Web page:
Anita D. Colón Before the Pennsylvania State Senate Judiciary Committee

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As requested by State Senator Steward Greenleaf

Monday, September 22, 2008, 9:30 AM

In Hearing Room #1, North Office Building, Harrisburg, PA

on

Juveniles Sentenced to Life without Parole in Pennsylvania

Good morning Senator Greenleaf and Members of the Senate Judiciary Committee. My name is Anita Colón. I am the sister of Robert Holbrook, a man currently serving a life sentence in Pennsylvania for a crime he was convicted of participating in at the age of 16. First, I would like to thank you, Senator Greenleaf, for holding this hearing on the issue of sentencing juveniles to life without the possibility of parole in Pennsylvania and allowing me to testify before you today. I praise both your concern about this issue as well as your willingness to step forward to address it.

My brother Robert was sentenced to life without the possibility of parole for a crime that occurred on his sixteenth birthday. That day, lured by the promise of $500 made by a neighborhood drug dealer, Robert agreed to serve as a lookout for four adult males for what he thought was going to be a simple drug deal. My brother soon found himself in the midst of a robbery of a drug dealer’s young wife inside her home. Although he desperately wanted to run once he realized what was happening, he was terrified of the drug dealer that had ordered him to stay, and oblivious to the consequences that would await him if he remained.

As a result of that terrible night, an innocent young woman lost her life and my brother’s freedom was taken away forever. As with the majority of juvenile offenders charged in a murder case, attempts to have the case transferred back to juvenile court were denied. Having no prior experience with the court system, my brother accepted his attorney’s advice and pled guilty to murder generally. This attorney had told us that if he did not do this, the D.A. would seek the death penalty for all involved.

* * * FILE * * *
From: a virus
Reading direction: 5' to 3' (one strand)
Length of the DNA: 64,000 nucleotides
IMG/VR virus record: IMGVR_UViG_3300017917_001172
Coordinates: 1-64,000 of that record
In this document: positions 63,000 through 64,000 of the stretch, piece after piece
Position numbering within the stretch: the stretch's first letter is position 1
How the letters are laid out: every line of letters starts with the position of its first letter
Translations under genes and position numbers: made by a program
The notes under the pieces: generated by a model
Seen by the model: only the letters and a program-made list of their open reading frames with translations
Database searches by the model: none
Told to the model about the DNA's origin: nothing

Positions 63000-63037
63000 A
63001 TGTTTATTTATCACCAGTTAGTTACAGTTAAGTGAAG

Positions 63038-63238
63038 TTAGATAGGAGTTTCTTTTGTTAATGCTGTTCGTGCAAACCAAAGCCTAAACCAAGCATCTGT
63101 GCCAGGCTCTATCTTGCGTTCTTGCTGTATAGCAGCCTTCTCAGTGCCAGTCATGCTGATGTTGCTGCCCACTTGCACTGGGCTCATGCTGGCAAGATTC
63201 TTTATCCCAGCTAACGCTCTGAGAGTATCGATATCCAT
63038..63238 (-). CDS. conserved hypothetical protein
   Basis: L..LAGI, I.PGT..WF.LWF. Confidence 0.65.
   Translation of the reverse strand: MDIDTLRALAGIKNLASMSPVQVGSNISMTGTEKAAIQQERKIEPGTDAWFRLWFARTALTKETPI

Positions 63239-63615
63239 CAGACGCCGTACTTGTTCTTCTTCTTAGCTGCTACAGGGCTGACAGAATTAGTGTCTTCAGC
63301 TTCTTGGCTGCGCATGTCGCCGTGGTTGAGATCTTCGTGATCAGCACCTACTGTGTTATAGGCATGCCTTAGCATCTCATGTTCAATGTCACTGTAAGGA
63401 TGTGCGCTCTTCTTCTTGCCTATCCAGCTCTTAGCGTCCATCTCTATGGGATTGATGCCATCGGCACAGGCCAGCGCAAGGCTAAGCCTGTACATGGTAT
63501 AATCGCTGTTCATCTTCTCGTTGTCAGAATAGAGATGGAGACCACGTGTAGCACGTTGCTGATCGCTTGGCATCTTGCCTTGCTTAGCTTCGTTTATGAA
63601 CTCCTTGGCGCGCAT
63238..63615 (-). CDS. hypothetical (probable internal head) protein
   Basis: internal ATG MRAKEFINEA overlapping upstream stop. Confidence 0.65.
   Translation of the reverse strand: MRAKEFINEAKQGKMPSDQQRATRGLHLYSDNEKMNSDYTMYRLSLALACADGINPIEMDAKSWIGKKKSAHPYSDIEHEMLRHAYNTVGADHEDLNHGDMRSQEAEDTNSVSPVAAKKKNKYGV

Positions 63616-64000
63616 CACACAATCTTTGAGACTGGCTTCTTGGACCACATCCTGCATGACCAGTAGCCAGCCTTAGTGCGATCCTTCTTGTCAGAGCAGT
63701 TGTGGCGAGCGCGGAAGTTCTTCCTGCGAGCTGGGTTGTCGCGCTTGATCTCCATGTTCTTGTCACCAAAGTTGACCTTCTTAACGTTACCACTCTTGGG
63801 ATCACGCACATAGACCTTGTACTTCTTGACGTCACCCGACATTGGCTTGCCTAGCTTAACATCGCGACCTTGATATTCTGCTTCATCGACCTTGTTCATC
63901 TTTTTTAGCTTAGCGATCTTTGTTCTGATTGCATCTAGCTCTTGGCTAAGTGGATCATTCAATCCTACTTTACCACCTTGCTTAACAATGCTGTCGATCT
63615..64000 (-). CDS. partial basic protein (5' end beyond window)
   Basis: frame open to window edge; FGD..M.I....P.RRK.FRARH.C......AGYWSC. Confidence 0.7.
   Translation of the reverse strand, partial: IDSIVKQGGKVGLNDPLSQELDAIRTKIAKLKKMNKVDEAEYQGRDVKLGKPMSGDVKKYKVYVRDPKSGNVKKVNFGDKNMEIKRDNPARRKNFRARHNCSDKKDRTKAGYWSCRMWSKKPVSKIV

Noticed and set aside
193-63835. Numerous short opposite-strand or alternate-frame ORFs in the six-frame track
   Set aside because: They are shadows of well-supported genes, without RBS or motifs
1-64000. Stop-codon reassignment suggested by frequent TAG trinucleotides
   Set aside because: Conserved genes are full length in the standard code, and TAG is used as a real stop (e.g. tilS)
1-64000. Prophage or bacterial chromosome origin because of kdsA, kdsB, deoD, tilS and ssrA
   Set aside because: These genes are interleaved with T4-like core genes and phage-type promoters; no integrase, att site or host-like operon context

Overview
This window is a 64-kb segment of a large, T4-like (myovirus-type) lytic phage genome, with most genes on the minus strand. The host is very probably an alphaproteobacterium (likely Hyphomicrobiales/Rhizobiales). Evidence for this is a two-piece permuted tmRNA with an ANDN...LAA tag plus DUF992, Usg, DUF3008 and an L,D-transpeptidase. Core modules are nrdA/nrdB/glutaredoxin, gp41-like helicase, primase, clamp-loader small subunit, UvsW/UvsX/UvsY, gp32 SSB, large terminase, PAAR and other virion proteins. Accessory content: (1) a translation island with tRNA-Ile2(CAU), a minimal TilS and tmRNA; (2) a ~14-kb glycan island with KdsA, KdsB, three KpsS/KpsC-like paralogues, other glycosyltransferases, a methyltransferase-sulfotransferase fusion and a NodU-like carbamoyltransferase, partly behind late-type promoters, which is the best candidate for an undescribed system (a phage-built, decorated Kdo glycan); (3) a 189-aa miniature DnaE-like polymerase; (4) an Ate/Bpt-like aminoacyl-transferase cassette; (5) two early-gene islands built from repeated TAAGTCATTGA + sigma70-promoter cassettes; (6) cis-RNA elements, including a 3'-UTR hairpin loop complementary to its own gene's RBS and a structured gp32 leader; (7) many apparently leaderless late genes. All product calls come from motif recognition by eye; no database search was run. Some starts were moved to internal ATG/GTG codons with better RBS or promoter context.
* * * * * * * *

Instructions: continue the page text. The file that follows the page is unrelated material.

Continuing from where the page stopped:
Despite Robert’s age and the fact that he did not participate in the actual murder of this woman, the judge convicted of him of first degree murder for aiding and abetting in the crime and due to the mandatory sentencing laws in Pennsylvania, he was sentenced to life without the possibility of parole. At the sentencing, the judge stated that my brother had most certainly been the least culpable of the offenders, but that the law did not permit him to use discretion in his sentencing. That was 18 years ago. My brother is now 34 years old. While his friends continued high school, got their drivers licenses, went on to college, got married and now have children, he sits confined to a cell. Most of his early years were spent in isolation, separated from the adult offenders.

My brother’s conviction and incarceration was devastating to my family, especially my mother. My mother wrote to her son in prison each and every day right up until the end of her life four years ago. At that time she was diagnosed with Cancer and within months she passed away. Robert was not even able to attend her funeral because the Department of Corrections had stopped allowing the transportation of lifers to attend funerals, even when their parents die.

In spite of the lack of hope afforded him, my brother has refused to give up on his life. While in prison, he obtained his GED, completed a paralegal course, and became an avid reader and writer. He has had several articles published and works closely with many human rights organizations fighting against injustice and unfair sentencing such as his. Whereas I believe that my brother did deserve to be punished for what he did, I know that he does not deserve to spend the rest of his life, what could turn out to be 60, 70, even 80 years in prison, for one horrible choice he made at barely 16.

Although my initial concern over juveniles sentenced to life without the possibility of parole came as a result of my brother’s conviction, after truly researching this human rights issue, I became an advocate for juvenile justice, and I stand before you today on behalf of all 450 juveniles currently sentenced to die in prison in Pennsylvania.